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Recording audio onto computer, question

Discussion in 'Recording' started by pianoman86, Oct 4, 2004.

  1. pianoman86

    pianoman86 Guest

    I have been recording onto my laptop for a while and I have Sonar Foundary Acid 3.0. I use a Yamaha Motif 8 keyboard and a Shure 58 mic and I use a mixer before plugging it into the soundcard. My question is how you can get the keyboard and vocal parts to be separate on the computer. I know I can record one part and then the other, but I want to record both at the same time and be able to make different effects on each of them. Do I need to get another soundcard or another program to be able to record and have them on separate wav files. I hope this makes sense, I really need some help on this.
    Thanks,
    Austin
     
  2. RAIN0707

    RAIN0707 Guest

    Get a 1/4" Stereo Y Cable and a female XLR to 1/4" adapter from Radioshack. Connect your mic cable to the XLR adapter and the adapter to one side of the Y cable and hook the keyboard up to the other side. Now you will have vocals left and keyboards right. Essentially two mono channels. Depending on your soundcard you may also need a 1/4" to 1/8" adapter. Set your software up for two tracks - one recording the left and one recording the right. Then you can pan them however you want since they will be just mono tracks.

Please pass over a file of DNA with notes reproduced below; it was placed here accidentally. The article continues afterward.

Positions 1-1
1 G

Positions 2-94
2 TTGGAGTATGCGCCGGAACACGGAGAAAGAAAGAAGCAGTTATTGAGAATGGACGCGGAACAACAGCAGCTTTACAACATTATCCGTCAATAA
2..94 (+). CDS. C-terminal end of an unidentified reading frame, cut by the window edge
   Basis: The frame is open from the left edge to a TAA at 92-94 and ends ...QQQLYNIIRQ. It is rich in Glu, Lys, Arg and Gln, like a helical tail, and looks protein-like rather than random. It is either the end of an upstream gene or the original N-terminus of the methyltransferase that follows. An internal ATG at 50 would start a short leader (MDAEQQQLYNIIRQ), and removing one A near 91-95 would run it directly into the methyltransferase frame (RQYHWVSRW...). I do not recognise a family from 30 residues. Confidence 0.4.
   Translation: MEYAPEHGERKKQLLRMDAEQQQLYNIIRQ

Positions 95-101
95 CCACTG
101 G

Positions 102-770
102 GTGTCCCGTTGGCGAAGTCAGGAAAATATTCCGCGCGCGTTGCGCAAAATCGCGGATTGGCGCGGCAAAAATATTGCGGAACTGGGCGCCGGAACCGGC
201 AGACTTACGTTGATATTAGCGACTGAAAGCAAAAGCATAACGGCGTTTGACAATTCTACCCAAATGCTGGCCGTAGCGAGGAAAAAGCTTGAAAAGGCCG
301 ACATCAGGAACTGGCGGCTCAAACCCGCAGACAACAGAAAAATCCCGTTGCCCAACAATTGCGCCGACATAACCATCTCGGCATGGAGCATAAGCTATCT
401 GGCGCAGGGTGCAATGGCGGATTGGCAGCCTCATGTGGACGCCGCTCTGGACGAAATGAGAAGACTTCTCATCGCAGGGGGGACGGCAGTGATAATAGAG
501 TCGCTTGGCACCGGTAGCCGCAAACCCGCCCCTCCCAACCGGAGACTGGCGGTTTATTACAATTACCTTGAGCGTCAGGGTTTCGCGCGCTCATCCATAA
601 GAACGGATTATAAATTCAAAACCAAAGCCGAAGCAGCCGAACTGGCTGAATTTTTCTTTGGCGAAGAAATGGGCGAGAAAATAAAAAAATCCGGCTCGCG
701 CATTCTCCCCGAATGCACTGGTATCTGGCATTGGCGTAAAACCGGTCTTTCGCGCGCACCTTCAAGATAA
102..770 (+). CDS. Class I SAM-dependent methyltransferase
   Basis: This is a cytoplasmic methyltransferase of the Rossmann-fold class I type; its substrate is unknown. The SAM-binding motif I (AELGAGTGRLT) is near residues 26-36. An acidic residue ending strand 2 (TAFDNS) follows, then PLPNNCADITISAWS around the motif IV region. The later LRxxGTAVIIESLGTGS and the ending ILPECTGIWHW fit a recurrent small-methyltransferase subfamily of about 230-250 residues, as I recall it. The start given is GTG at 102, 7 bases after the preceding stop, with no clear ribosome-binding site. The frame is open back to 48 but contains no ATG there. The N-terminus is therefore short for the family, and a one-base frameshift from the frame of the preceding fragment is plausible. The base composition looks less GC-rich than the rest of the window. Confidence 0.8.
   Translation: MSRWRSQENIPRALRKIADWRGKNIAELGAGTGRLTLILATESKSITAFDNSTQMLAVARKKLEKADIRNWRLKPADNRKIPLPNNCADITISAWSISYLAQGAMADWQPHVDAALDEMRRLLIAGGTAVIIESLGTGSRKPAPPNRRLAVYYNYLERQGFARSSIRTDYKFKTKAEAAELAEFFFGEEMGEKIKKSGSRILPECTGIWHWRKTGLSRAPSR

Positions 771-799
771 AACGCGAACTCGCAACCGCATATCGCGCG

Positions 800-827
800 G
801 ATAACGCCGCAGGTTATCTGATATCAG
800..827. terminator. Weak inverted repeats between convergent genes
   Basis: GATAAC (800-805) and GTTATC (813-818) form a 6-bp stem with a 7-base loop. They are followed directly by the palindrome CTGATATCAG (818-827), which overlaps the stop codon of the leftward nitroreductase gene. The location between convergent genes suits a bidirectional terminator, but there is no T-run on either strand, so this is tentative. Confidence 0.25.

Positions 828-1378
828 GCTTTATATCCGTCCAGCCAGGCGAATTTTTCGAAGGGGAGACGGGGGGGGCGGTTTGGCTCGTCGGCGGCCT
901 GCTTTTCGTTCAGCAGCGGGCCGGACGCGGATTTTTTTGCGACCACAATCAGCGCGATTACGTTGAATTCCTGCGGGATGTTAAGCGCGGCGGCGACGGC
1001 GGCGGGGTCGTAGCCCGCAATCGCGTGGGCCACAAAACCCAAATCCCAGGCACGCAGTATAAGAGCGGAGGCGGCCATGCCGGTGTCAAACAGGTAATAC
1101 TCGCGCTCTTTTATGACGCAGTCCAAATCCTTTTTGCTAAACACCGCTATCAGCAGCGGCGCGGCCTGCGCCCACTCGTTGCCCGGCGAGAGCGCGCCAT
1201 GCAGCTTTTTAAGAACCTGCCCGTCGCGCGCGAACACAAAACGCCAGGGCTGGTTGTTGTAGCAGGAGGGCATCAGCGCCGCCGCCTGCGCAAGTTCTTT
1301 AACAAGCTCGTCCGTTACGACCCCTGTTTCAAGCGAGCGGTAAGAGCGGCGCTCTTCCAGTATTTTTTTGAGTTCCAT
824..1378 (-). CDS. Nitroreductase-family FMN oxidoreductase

3. pianoman86

    pianoman86 Guest

    Thanks for the advise. THe thing is I don't know if my software can record two separate tracks, what software do you use where you can do two tracks at the same time? And is there anyway you can keep the keyboard stereo and have two separate tracks?
    Thanks
     
  4. David French

    David French Well-Known Member

    You will either need to record them at different times, or you will need a different soundcard, one with at least three inputs. Something like the M-Audio Delta 44 would be a good choice for this.

    You've kinda mentioned two different programs there. Sonar is a multitrack recorder/MIDI sequencer made by Twelve Tone Systems (formerly called Cakewalk) and Acid 3.0 was made by Sonic Foundry (now owned by Sony). I'm assuming that you have Sonic Foundry Acid 3.0. In either case, buying a new multi-input soundcard will allow you to accomplish your goals.
     
  5. pianoman86

    pianoman86 Guest

    Yeah, I meant Sonic Foundary Acid 3.0. Also does the M-Audio Delta 44 work with a laptop, or is it just for desktop? Can you connect it with a USB? Thanks for the information.
     
  6. David French

    David French Well-Known Member

    No, it is a PCI card and won't work with a laptop, but they also make two other very similar products, the Omnistudio USB and the Quattro USB. I am not up on my laptop interfaces, so perhaps someone else can suggest others.
     
  7. rickrock

    rickrock Guest

    how do i put mixes onto my computer from my dj cd players and mixer
    i have numark table top set up
     

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